Skol, another of the fine Pablo Records reissues in Concord Music Group’s Original Jazz Classics Remasters series, is a portion of a 1979 Tivoli Gardens all-star quintet concert that featured jazz violinist Stephane Grappelli. If Grappelli, who had made a name for himself with the Django Reinhardt Quintette du Hot Club wasn’t enough, the quintet had Oscar Peterson, the man many saw as the heir to Art Tatum, on piano and virtuoso guitarist Joe Pass as well. Add Danish bass phenomenon Niels-Henning Ǿrsted Pedersen and drummer Mickey Roker (who had worked with Dizzy Gillespie), and you’ve got an ensemble likely to shine. And shine they do.
The album begins with probably the best known piece from the Django Reinhardt songbook, “Nuages.” Pass, Grappelli, and Peterson all take long solos at the start, almost as though they are introducing themselves and marking their territory. A couple of standards, “How About You” and “Someone to Watch Over Me,” give Grappelli the chance to show some of his different sides, while Peterson, Pass, and Pedersen follow his lead with dynamic solos. “Makin’ Whoopee,” a tune associated with Eddie Cantor, is something of a romp with a little blues vibe and some patented work from all the soloists. The original set closes with “That’s All,” a quiet ballad that leads to “Skol Blues,” a Peterson original composition. This last would have sent concert goers home with memories of the pianist’s famous flying fingers. It is vintage Peterson and the rest of the quintet comes along for the ride.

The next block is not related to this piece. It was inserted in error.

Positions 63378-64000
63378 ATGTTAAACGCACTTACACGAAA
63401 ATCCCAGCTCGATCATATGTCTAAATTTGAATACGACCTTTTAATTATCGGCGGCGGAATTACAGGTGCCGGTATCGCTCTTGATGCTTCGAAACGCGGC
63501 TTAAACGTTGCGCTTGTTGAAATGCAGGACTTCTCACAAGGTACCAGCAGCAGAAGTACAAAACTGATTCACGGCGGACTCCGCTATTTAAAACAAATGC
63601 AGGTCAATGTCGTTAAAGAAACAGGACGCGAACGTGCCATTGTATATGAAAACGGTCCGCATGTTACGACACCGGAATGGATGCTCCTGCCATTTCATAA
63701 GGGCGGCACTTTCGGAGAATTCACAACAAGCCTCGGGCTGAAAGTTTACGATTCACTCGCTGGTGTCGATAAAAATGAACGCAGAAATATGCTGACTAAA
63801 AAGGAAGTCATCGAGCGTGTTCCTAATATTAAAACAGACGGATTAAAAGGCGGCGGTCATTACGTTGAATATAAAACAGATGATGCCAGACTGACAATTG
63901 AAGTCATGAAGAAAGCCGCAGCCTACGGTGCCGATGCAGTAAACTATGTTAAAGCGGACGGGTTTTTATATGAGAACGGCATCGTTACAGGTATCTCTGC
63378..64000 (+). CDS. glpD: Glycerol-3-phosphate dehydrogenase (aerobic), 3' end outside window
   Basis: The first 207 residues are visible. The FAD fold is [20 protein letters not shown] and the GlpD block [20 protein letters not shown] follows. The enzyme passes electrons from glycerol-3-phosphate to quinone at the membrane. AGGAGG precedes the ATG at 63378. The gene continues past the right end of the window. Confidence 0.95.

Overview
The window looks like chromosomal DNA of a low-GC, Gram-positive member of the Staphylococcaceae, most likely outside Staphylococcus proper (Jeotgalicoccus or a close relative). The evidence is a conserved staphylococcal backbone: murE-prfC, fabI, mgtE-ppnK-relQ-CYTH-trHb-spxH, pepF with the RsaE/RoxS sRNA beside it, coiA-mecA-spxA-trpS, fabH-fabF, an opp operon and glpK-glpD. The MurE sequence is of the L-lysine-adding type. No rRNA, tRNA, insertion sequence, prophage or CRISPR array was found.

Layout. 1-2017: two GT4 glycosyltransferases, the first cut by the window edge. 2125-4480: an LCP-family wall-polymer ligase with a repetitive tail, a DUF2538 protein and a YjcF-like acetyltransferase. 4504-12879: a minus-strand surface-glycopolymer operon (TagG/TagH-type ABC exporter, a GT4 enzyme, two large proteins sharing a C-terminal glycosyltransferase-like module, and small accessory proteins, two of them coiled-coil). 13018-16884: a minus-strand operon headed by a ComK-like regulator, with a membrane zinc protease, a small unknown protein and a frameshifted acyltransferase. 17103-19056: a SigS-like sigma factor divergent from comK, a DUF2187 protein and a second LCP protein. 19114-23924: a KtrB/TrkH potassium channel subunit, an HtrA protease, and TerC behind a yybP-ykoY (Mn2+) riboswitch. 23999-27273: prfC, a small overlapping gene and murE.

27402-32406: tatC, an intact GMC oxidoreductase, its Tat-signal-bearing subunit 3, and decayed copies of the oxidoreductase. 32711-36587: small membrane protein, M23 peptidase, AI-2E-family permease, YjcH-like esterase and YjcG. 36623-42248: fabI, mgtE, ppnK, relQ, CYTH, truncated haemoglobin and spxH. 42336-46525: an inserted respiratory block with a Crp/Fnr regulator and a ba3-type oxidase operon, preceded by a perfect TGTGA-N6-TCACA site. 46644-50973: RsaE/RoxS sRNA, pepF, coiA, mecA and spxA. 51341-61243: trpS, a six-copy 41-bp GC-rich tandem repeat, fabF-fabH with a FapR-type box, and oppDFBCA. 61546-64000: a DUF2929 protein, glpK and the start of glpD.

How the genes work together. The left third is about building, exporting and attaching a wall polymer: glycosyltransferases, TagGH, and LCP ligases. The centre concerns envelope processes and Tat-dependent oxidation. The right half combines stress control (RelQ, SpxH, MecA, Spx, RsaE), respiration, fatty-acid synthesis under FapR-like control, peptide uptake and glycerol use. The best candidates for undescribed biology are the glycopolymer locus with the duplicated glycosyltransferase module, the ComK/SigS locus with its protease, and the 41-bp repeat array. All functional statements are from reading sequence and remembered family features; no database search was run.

As with most of the albums in this series, Skol not only includes the tunes from the original release but supplemental material as well. In this case there are three previously unreleased pieces, beginning with a joyful look at the Fats Waller classic “Honeysuckle Rose” and some swinging solo work from Grappelli, Pass, and Peterson. This is followed by Duke Ellington’s “Solitude,” where Grappelli handles the melody with a soulful touch. Finally, there’s a really jumping take on “I’ve Got Rhythm” with the whole quintet working it out.
There are times when you put together an all-star group and what you come up with is disappointing. Not all great musicians work well together, or at least not as well as you might hope. Perhaps, the collection of great names creates impossible expectations in the audience. Perhaps some great artists are too much the individualist who finds it difficult to lose his own voice in that of the larger group. Whatever the reason, such all-star combinations don’t always jell. Not the case with Grappelli, Peterson, and Pass: they play like they belong together.